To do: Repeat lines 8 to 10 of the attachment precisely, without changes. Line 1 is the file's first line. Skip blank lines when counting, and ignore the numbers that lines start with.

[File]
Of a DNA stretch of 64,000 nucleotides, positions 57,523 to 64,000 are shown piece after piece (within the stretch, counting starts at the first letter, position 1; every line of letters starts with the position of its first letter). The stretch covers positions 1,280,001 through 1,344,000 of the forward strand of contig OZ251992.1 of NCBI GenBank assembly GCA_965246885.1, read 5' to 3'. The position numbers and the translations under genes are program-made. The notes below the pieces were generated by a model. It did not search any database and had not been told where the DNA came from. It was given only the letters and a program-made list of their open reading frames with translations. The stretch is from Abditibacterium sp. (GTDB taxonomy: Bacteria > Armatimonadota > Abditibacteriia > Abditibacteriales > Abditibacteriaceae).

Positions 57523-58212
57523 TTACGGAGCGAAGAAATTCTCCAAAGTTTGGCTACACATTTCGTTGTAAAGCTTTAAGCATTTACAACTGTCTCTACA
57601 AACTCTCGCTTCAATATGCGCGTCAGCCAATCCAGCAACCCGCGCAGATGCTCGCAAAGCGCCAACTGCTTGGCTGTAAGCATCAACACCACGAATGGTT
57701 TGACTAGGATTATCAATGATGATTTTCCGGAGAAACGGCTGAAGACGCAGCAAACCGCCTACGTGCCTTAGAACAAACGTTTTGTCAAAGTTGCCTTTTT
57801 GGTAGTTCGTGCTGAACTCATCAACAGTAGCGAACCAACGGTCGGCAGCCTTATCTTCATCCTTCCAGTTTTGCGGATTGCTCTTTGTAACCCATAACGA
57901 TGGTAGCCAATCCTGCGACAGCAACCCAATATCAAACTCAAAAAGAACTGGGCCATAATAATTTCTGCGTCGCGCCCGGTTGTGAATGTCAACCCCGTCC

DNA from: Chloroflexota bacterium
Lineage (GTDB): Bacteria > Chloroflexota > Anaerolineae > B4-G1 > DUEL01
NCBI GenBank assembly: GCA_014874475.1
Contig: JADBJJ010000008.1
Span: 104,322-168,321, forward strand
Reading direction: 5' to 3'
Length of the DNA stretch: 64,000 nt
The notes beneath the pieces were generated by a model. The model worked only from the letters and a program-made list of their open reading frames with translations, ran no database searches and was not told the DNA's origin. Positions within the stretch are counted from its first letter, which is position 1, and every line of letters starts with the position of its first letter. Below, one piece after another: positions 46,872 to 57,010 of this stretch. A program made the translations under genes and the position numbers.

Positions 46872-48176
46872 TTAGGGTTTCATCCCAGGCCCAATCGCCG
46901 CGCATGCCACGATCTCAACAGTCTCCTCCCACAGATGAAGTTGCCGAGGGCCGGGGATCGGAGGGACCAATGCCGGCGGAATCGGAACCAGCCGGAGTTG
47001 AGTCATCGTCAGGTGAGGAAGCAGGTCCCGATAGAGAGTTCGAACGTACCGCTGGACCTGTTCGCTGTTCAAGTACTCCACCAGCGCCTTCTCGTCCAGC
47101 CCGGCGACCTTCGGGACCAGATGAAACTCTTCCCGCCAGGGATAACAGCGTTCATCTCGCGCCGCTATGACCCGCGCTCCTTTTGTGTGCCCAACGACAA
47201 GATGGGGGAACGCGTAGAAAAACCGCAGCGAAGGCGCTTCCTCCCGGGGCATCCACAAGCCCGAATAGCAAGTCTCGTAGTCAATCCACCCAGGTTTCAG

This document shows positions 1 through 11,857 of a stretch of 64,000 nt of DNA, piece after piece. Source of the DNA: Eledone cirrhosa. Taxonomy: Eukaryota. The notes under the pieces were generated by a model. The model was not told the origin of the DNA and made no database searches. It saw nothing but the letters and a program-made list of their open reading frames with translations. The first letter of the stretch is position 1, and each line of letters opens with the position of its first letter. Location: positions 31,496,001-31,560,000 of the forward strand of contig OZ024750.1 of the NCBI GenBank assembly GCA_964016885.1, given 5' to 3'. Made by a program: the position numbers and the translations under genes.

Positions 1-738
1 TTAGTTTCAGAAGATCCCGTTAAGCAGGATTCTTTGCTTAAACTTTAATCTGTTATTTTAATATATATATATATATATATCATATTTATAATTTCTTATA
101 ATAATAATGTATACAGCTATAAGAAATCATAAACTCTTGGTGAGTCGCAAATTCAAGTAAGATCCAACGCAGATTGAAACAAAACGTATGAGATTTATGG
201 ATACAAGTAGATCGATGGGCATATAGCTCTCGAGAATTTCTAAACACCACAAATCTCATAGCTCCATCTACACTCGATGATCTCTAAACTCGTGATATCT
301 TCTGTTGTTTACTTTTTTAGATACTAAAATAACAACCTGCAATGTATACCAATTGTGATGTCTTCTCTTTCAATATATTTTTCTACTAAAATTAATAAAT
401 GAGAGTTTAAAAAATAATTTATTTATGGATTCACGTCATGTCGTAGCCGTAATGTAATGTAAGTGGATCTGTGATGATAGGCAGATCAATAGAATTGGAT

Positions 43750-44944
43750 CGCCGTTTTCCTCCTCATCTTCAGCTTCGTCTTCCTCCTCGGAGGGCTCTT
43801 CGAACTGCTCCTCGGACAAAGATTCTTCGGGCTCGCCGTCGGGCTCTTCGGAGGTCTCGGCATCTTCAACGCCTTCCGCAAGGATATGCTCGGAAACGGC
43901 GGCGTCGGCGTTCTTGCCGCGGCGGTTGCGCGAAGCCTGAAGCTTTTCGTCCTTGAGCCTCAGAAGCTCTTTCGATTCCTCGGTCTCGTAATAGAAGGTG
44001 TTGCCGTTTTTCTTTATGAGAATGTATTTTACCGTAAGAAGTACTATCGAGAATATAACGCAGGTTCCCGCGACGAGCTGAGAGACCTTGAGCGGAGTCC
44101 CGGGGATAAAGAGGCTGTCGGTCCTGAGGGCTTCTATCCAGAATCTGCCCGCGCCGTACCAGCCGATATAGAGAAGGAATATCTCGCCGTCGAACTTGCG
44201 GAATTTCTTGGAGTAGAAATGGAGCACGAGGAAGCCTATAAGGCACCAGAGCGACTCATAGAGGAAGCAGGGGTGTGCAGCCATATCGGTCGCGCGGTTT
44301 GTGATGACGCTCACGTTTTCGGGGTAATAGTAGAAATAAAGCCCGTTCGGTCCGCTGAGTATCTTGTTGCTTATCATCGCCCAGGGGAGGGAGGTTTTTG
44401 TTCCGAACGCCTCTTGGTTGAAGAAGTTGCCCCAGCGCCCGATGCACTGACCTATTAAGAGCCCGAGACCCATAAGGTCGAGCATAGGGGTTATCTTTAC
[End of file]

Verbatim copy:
DNA from: Chloroflexota bacterium
Lineage (GTDB): Bacteria > Chloroflexota > Anaerolineae > B4-G1 > DUEL01
NCBI GenBank assembly: GCA_014874475.1